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Statement on R47

April 12, 2017

Statement by Trish Klatt
Board President, Aspinwall Riverfront Park

On behalf of the Aspinwall Riverfront Park Board, I want to thank Councilman Mark Ellermyer for encouraging The Mosites Company and our Board to consider an alternative to the highly-debated Eastern Avenue access point through the park to connect pedestrians and motorists to the R47 riverfront development. We appreciate his advocating for community partnership as a priority in decision-making, and he has been passionate and unrelenting in guiding a collaborative, deliberative process among the park, city leaders and the developer.

The Park Board listened to the councilman’s concerns, which reflect the voices of Aspinwall families and small business owners who believe that an entrance at Brilliant Avenue would better connect the park and development with Aspinwall’s business district, be safer and less disruptive for traffic, and perhaps most importantly for park-goers, provide an access road that skirts the park’s edge instead of going deep into its green spaces.

We’re also excited about the possibility of a third access point to the development via a Route 28 on/off ramp near the Highland Park Bridge. This could mean better connection with our neighboring municipalities and, ultimately, minimal additional traffic through Aspinwall.

We recognize that the Park Board previously voiced support for an entrance at Eastern Avenue, and I want to explain why we are supporting both Brilliant Avenue and the exploration of a third entrance. Three key things have happened, resulting in a position that has adapted to new information and community input:

1. PennDOT traffic engineers in March presented to Mosites the state’s requirements to avoid having traffic stack at the railroad tracks. When Mosites showed our design committee schematics for two entrances that met PennDOT requirements, it was clear that Brilliant Avenue’s entrance is safer and less disruptive of the park’s core property.

2. We are all sensitive to the community’s concerns and, over the past six weeks, the Park Board has concluded that the Brilliant Avenue entrance is the best solution for everyone, including Aspinwall families who look forward to the day when they can bike from our park to Downtown Pittsburgh.

3. Aspinwall Borough’s zoning regulations require developments to tie into the existing street grid, to connect economic development with business districts. A Brilliant Avenue entrance would help to ensure the greatest benefit for Aspinwall’s businesses. In addition, Mosites has offered the park 1.75 acres of green space and access through its property for the regional trail system.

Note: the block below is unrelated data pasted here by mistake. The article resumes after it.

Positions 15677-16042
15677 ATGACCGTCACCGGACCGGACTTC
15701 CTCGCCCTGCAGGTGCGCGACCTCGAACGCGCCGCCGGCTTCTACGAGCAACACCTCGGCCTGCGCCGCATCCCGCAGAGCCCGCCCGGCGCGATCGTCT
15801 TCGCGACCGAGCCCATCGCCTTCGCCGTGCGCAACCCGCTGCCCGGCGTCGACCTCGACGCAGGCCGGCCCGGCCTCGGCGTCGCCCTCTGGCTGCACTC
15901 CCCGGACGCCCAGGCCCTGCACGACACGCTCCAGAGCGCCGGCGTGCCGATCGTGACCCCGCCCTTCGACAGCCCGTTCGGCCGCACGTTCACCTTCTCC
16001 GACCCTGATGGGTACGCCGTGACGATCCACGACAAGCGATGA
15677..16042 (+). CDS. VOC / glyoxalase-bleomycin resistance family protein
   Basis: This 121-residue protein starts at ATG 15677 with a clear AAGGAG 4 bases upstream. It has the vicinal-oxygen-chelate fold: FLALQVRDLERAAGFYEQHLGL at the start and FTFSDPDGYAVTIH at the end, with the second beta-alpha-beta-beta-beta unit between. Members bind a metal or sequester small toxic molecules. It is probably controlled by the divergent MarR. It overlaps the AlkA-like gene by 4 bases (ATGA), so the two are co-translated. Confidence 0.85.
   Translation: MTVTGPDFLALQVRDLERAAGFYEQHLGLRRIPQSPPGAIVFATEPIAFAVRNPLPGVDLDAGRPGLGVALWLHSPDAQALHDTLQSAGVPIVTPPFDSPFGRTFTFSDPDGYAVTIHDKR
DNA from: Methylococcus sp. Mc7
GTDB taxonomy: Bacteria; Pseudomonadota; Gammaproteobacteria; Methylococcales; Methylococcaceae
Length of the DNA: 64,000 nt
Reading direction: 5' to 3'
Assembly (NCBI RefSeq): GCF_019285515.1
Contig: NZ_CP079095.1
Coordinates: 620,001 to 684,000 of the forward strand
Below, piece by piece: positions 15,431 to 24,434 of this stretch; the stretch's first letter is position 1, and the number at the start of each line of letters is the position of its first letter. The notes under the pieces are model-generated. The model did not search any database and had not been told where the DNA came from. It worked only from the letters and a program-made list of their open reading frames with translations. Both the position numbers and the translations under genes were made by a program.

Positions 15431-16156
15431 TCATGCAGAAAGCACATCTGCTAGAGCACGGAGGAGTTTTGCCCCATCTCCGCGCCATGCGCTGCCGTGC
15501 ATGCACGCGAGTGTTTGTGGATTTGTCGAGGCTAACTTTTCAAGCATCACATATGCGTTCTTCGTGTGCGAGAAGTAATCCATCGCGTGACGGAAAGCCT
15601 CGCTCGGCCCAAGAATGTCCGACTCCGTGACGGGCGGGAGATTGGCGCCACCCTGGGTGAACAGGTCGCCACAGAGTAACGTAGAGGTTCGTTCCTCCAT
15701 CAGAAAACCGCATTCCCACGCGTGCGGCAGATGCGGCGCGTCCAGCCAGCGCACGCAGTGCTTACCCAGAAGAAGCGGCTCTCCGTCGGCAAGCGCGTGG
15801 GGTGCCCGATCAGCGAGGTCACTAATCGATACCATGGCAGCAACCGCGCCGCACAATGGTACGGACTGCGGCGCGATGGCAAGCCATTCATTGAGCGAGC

Let me reiterate our support for this sustainable riverfront development. It’s hard to imagine that seven years ago, Aspinwall residents lived a stone’s throw away from the river but did not have access to this wonderful amenity. The property was a private marina with abandoned buildings and mostly overgrown acreage. The neighboring parcel that Mosites proposes to develop was a scrap yard.

The hard work of volunteers, community support and private donations have brought us to the point where we can proudly invite families from Aspinwall and throughout the region to share the green space, recreational areas and waterfront access we’ve created. We continue to make improvements and are eager for the warm weather season to open next month. With Mosites proposing a development that will have park-like qualities, our park will gain a safer entrance, additional riverfront property, an extension of the bike trail, and a good neighbor.

Important Information about our Park and Riverfront 47

IMPORTANT INFORMATION ABOUT ASPINWALL RIVERFRONT PARK AND RIVERFRONT 47

To:       Friends and supporters of Aspinwall Riverfront Park

From: The ARP Board of Directors

Thanks to you, Aspinwall Riverfront Park has been an extraordinary success. It took our community only two years to open part of the park and three more to create what The Post-Gazette named “one of the top five parks to see in the region.” As those of you who have been involved since the beginning can attest, we’ve set and met ambitious goals year after year.

At its core, the Park’s mission has always been to create an independent, self-sustaining community treasure and catalyst for trail expansion. That’s why the purchase of the neighboring scrapyard – 47 acres of precious riverfront land – presented an extraordinary opportunity for our Park and the surrounding communities, and it is why we support the development proposed on that site by Riverfront 47 (R47).

Among many benefits to the park, R47’s proposed development would give us a new, improved, safer and more visible entrance to the existing park, add acres of publicly accessible green space, and connect our community to miles of additional trails.

Regrettably, this plan has caused some controversy we simply did not expect. While we believe the discussion of issues is the mark of an engaged community – and we’re proud to be part of such a community - unfortunately, some the dialogue has become personal and far removed from fact.  Individuals associated with the Park – our Board of Directors and Susan and Currie Crookston, who were instrumental in founding and building our Park - have been subjected to malicious comments and behavior which have no place in any debate among people of character. Personal attacks, threats and accusations are not useful or productive in achieving a fair and balanced outcome.